To say there’s been a revolution in attitudes towards living more sustainably in recent years is an understatement. Programs such as Blue Planet II and increasing evidence of humans’ detrimental impact on the environment have led more and more people to take action to reduce their negative effect on the planet, and demand the corporations they buy from do the same.
For the companies that are responsible for large amounts of this pollution and harm to the environment, this has been a bit of a spanner in the works of their smooth-running business plans that monopolise the planet and all it has to offer. And many of them, instead of actually making the change demanded by consumers to be more eco-friendly, resort to greenwashing. Once you look out for it, it’s everywhere.
But what exactly is greenwashing? It’s a term that’s batted around quite a bit in the environmental sphere, and it’s one of the most frustrating things to face as both an environmentalist and a consumer. Greenwashing is where companies market themselves to be more environmentally friendly than they actually are, which misleads eco-conscious consumers to keep buying/using their product or service.
A great example of this is in the energy industry – with more people looking for renewable energy to power their homes, energy companies have resorted to marketing campaigns that mislead customers into thinking they supply fully ‘green’ energy. Companies display slogans like “100% green energy”, “Britain’s greenest energy supplier”, “real, green energy” (these are all real claims made by energy companies in the UK). But, when you look deeper below the superficial marketing gloss, you can see that these statements are far from true.
So, how do we avoid being misled by companies, and ensure that our money is going to businesses that truly value the planet over profit? There are some key signs that might indicate a company is greenwashing:
1. They use environmental buzzwords. How many times have you seen a company branding itself as “green”, or launching “conscious” ranges of clothing (looking at you, H&M). If you look at the actual evidence of these statements, you can often see there’s a big gulf between the sustainable practices they advertise, and what their supply chain actually looks like.
2. They sacrifice cost in exchange for something else. Okay, looking at price isn’t a fool-proof method to catch out greenwashing – luxury brands can be unsustainable despite their cost, as can affordable products be environmentally conscious! But the chances are if your ‘sustainable’ products are cheap as dirt, they’re likely not as green as they make out. Cutting cost often means sacrificing something else along the line, whether that’s through cheap material usage or the exploitation of workers (in particular children and women) around the world.
3. Look at their accreditations. What proof do they have of the certifications that they claim to have? This is actually a great way to avoid greenwashing too! Certified B Corporations are companies that meet high standards of social and environmental performance, which indicates they’re taking more legitimate action to be sustainable.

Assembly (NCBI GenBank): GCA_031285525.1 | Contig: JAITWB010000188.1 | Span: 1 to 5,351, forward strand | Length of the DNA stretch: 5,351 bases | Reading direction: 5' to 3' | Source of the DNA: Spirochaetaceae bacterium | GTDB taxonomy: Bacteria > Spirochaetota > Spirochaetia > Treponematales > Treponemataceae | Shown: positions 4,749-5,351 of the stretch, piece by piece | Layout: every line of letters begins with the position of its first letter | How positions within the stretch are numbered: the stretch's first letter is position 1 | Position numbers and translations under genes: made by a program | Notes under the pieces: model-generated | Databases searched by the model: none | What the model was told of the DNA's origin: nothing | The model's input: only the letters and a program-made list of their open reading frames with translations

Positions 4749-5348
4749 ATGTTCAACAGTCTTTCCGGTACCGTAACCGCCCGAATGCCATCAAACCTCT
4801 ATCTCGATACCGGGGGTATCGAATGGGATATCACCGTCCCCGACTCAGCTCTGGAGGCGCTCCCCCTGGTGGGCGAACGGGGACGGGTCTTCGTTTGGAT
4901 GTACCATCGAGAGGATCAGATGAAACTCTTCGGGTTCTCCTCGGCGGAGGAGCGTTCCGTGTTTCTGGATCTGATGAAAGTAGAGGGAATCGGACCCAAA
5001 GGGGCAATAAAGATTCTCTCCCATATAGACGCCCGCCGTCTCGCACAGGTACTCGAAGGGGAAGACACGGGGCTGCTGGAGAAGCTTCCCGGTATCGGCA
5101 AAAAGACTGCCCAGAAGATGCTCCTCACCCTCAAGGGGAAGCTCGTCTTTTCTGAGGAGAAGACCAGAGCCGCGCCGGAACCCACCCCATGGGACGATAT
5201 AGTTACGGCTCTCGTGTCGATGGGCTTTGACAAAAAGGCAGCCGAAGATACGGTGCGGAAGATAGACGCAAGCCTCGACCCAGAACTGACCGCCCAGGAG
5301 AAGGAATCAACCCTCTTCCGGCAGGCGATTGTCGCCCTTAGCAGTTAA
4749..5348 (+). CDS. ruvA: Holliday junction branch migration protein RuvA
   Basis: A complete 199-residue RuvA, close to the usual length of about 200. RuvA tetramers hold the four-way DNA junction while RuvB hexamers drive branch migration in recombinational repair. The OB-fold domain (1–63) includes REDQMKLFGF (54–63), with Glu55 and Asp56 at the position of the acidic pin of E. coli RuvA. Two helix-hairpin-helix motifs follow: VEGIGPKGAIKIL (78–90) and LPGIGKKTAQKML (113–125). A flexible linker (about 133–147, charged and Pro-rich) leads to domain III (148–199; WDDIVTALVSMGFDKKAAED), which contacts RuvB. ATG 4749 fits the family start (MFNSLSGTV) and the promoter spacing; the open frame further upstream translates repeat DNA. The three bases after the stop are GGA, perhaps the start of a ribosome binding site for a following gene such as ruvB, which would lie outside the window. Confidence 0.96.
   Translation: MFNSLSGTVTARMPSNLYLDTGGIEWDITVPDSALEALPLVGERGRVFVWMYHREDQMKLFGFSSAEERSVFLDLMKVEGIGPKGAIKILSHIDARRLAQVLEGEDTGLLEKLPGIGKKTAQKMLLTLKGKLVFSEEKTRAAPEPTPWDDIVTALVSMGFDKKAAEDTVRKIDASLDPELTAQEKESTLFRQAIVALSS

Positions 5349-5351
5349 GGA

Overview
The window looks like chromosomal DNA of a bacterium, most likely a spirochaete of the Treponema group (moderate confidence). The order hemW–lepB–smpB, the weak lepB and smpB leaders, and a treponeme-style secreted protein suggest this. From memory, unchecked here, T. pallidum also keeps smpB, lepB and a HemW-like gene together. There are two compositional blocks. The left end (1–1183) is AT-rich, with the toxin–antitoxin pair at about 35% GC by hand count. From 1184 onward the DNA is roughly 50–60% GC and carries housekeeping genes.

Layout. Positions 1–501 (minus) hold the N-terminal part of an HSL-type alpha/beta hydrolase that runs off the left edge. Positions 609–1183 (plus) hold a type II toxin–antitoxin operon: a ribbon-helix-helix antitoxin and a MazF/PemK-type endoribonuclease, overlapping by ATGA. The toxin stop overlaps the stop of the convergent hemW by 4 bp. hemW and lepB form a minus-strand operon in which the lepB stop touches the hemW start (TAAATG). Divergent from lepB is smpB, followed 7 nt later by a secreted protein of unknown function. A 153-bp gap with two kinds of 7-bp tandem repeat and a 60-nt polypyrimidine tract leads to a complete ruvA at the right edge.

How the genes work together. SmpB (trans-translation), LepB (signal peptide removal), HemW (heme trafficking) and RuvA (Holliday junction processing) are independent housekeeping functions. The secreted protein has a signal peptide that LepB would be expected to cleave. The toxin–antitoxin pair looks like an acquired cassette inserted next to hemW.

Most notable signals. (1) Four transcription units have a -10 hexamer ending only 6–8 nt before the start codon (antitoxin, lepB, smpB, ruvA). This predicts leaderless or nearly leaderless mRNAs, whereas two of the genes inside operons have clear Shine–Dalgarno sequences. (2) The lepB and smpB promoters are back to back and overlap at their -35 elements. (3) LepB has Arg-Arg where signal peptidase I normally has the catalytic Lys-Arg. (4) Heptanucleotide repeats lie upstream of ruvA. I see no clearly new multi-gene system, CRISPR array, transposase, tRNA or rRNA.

4. The sustainable products come from a company with a history of being… well, unsustainable. If a company brings out a specifically green range, it’s likely that the rest of their products are not great for the planet in the first place.
5. What they claim to be sustainable actually isn’t. Take biodegradable plastics – many companies are switching to bioplastics instead of reducing their plastic production to begin with. Many ‘eco-friendly’ bioplastics aren’t actually biodegradable in the natural environment, and can only be broken down in industrial composters. To make this worse, companies such as Nestle that switch to packaging their water and similar products in bioplastics actually mislead consumers further by encouraging recycling of these bottles – bioplastics are classed as contaminants in recycling in many cases. So not only are these companies greenwashing, but they’re also creating more problems by encouraging incorrect and unsustainable habits in their customers’ lives.
6. Their environmentalism is superficial. Coca-Cola is the world’s top plastic polluter according to recent audits. Yet, instead of actively reducing their plastic production, they’ve claimed that there is still a demand for plastic among customers, and have instead invested in river clean up schemes. Far from a solution.
If you suspect that a company is greenwashing, the best thing to do is to do some digging. Look at the evidence behind their promises and bold claims, and don’t be afraid to ask questions. Chances are, if your gut is telling you that there’s something amiss, you’re probably right, and it’s important that we hold these companies responsible for their lies and the huge negative impact on the planet that they hide. It’s also worth remembering that industries that revolve entirely around consumerism (such as fast fashion) can never truly be sustainable – to be more eco-friendly, we need to cut our consumption to begin with, and no degree of greenwashing will ever change that.
A great blog post by Amy Meek